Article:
Before a coffin is placed inside a cremator, the cremator technician checks the nameplate of the coffin to ensure that the correct person is being cremated. The technician fills out an identity card which follows the remains throughout the entire cremation process, guarantying correct identification. Any metal or heavy plastic handles are removed and recycled at this stage as they do not allow us to achieve our stringent emissions targets, if they are cremated with the coffin.
Once the cremator reaches an operating temperature of 800 degrees centigrade, the coffin is placed inside the cremator in an automated process, as shown in the pictures. This is known as “charging” the remains. Once the coffin is placed inside, the highly computerised cremator controls the whole process and continually monitors the emissions of each cremation. There is always a technician continually checking the whole process.
The actual cremation itself takes on average 90 minutes. However it can vary from 40 minutes for an infant’s remains to 150 minutes for a large heavy remains. The temperature during a cremation will peak at around 900 – 1000 degrees centigrade. Please note that the chamber into which the coffin is placed accommodates only one coffin at a time. Each coffin is cremated individually! Only in the rare circumstance of a mother and a very young child are two remains cremated together.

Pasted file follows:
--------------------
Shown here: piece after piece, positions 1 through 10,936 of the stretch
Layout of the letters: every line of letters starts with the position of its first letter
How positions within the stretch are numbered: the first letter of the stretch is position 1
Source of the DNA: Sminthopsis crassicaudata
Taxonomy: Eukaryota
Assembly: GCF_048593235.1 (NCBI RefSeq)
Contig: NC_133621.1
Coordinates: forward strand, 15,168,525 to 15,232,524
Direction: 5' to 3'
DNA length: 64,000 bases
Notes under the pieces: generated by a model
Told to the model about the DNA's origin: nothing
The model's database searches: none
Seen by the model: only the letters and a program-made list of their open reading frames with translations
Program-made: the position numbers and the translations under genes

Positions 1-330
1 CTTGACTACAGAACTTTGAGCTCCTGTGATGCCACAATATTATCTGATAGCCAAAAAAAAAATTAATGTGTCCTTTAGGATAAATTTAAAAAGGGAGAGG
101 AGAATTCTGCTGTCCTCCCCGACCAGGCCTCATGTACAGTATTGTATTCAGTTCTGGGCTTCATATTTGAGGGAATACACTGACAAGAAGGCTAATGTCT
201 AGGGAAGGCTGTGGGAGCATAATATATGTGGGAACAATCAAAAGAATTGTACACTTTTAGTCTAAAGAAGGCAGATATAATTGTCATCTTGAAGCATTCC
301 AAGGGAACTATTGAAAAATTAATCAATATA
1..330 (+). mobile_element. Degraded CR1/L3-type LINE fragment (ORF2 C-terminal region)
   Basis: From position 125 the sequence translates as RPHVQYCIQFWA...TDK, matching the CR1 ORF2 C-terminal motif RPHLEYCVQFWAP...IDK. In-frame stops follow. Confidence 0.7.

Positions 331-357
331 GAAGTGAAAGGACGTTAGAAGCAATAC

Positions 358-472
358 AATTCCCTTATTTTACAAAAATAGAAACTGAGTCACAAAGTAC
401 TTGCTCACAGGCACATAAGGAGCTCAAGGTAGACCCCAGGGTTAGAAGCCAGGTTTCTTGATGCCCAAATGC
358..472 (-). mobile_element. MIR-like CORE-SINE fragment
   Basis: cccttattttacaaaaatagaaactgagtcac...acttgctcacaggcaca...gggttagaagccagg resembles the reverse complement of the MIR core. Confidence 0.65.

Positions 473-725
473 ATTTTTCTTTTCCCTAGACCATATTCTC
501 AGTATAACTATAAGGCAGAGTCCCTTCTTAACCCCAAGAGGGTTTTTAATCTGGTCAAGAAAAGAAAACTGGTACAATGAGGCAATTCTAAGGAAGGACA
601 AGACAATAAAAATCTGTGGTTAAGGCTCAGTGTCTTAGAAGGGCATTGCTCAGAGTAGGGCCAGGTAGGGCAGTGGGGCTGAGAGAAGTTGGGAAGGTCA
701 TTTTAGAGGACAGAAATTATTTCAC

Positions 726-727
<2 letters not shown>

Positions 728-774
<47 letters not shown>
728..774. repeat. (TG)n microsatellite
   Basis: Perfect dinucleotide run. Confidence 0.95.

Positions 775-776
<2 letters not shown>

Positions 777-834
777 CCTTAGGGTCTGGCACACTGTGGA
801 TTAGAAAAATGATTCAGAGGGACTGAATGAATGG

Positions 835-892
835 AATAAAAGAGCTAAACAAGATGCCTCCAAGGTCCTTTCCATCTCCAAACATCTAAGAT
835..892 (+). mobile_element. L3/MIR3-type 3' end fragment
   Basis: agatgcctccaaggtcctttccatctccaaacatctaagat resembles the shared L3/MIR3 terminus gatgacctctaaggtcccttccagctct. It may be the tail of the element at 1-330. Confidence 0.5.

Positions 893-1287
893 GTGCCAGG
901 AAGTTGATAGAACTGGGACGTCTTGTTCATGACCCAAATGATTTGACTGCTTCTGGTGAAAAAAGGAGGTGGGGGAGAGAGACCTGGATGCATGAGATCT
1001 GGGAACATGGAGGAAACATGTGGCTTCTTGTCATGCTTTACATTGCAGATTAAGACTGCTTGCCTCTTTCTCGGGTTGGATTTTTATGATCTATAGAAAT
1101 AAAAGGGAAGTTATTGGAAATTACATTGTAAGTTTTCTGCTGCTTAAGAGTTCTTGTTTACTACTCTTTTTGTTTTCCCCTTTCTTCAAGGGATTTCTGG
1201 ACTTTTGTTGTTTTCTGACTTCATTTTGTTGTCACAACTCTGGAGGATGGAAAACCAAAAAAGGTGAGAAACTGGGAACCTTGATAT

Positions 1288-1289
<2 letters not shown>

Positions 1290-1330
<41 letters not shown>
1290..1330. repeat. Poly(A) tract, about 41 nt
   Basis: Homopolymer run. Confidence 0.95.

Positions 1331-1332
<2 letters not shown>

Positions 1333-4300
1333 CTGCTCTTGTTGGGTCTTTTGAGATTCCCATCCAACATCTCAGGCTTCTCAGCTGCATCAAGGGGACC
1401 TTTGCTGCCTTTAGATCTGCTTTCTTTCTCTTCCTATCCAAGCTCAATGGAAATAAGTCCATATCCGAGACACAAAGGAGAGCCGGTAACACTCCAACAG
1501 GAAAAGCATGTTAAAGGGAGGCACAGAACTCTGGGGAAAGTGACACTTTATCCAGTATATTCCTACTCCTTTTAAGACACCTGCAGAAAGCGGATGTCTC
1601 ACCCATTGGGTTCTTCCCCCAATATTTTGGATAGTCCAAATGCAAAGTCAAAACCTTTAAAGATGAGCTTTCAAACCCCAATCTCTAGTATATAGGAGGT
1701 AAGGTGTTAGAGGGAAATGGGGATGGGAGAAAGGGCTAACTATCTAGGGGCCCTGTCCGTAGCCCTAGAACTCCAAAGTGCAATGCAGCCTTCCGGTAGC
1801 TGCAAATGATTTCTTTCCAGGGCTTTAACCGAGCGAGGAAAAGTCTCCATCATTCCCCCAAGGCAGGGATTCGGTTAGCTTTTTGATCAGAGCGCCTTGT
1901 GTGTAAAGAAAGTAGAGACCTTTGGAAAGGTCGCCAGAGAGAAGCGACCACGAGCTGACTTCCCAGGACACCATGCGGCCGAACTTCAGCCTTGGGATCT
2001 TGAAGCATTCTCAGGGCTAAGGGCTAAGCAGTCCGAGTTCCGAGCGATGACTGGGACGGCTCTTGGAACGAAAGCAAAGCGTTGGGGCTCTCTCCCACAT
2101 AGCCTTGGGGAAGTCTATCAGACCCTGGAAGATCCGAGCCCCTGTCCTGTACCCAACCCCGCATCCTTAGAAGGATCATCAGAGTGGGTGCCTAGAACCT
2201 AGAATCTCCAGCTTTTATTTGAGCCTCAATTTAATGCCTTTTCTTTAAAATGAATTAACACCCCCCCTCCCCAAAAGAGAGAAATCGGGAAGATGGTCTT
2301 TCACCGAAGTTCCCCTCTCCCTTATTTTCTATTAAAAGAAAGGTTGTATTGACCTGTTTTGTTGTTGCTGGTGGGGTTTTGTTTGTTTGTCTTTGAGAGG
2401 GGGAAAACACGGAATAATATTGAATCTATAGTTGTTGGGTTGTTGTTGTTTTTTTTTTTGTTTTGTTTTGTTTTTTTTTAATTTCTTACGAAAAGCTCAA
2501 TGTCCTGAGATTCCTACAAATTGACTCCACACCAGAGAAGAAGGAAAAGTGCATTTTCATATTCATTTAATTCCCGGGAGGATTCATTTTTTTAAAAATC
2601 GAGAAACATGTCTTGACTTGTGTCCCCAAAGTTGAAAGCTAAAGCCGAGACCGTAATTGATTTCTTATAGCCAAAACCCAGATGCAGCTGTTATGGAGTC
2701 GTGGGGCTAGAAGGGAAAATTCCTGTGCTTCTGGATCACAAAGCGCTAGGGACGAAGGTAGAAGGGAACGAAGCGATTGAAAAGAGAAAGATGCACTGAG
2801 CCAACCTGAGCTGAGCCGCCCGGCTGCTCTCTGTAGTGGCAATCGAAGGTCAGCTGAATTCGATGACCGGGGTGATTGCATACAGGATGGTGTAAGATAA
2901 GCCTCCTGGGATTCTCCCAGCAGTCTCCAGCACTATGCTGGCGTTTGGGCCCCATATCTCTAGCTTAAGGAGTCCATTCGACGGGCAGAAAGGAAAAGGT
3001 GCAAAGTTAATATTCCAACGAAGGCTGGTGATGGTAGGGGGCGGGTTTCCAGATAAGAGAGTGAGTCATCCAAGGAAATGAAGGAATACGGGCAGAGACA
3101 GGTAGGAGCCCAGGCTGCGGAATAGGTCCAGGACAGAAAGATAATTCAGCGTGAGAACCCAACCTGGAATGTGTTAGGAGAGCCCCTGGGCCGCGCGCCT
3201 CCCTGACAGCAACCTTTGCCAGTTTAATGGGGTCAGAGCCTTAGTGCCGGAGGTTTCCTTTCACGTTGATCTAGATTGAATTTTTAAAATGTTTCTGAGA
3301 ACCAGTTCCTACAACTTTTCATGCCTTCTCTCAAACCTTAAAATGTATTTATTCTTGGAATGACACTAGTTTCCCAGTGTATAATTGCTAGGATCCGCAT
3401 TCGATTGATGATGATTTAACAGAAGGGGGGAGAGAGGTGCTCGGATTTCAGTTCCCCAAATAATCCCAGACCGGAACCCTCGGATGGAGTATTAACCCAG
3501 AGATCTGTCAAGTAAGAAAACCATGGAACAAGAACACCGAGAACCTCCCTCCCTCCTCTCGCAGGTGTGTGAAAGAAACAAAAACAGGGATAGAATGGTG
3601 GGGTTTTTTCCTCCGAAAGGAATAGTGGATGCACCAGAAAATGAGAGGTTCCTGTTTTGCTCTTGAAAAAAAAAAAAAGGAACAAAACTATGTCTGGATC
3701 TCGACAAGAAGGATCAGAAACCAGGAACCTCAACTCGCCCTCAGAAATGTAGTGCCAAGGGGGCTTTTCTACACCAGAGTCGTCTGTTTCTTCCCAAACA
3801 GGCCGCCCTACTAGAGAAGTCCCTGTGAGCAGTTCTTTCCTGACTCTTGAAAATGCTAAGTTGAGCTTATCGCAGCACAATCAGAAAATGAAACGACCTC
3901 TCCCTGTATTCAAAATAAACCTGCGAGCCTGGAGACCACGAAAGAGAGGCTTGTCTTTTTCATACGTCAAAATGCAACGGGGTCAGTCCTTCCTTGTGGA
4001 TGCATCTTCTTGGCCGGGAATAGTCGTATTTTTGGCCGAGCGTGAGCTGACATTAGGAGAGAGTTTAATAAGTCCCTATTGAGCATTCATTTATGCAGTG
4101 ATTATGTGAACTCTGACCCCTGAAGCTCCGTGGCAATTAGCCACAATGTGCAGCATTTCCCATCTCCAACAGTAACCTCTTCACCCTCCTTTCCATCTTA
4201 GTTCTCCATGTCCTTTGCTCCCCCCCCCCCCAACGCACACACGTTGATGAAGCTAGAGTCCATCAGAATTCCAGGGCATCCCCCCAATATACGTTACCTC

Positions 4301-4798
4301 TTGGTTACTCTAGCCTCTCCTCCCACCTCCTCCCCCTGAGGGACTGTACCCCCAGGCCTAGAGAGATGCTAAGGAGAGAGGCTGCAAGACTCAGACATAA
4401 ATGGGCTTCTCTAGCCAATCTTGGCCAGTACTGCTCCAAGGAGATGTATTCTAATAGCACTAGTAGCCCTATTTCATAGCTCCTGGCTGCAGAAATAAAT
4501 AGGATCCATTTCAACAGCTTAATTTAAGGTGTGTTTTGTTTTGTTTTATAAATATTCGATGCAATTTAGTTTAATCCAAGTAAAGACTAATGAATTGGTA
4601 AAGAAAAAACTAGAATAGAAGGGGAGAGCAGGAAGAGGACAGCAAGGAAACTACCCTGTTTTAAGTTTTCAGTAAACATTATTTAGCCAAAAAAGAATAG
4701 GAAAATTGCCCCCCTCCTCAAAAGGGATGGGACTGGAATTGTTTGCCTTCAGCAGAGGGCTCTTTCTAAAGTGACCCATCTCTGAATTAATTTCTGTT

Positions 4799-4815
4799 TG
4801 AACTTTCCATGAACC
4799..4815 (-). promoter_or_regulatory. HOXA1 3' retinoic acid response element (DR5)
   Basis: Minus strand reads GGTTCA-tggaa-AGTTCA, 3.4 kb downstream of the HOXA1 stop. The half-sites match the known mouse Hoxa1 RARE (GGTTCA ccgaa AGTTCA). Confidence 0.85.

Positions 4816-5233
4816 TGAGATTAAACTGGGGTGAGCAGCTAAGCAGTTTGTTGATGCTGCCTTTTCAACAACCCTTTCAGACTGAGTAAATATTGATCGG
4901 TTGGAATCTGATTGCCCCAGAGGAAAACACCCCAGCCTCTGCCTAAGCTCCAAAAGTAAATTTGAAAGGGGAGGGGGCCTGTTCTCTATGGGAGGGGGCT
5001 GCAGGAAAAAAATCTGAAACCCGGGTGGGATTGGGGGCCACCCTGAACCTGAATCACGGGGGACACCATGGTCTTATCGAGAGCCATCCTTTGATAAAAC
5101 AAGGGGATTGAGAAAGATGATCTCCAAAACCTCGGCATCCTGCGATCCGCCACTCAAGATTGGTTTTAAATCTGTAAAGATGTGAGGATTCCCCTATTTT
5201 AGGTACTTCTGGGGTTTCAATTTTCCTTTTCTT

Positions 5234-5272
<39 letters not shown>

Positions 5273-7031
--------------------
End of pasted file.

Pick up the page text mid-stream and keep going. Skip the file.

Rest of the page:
What is left after the actual cremation are the main skeleton bones (85%) and coffin ash (15%), which together are called the cremated remains. These cremated remains are raked into a separate cooling chamber /hopper and the next cremation commences. After two to three hours of cooling, the cremated remains are placed inside a machine called a “cremulator”. Here they are mechanically crushed into the final ashes (about 3-4 litres on average for an adult remains), which the family will receive in an urn or casket with the identity card inside.
Any residual metals (coffin nails, body implants, etc) left over after the “cremulation” process are recycled through a specialised Dutch crematoria metal recycling company called Ortho Metals. Monies received back from this recycling process are donated to Irish charities (primarily Our Lady’s Hospice, Harold’s Cross, Dublin 6w).
From start to finish the cremation process takes on average five to six hours. However it can be shorter or longer depending on the size of the remains to be cremated.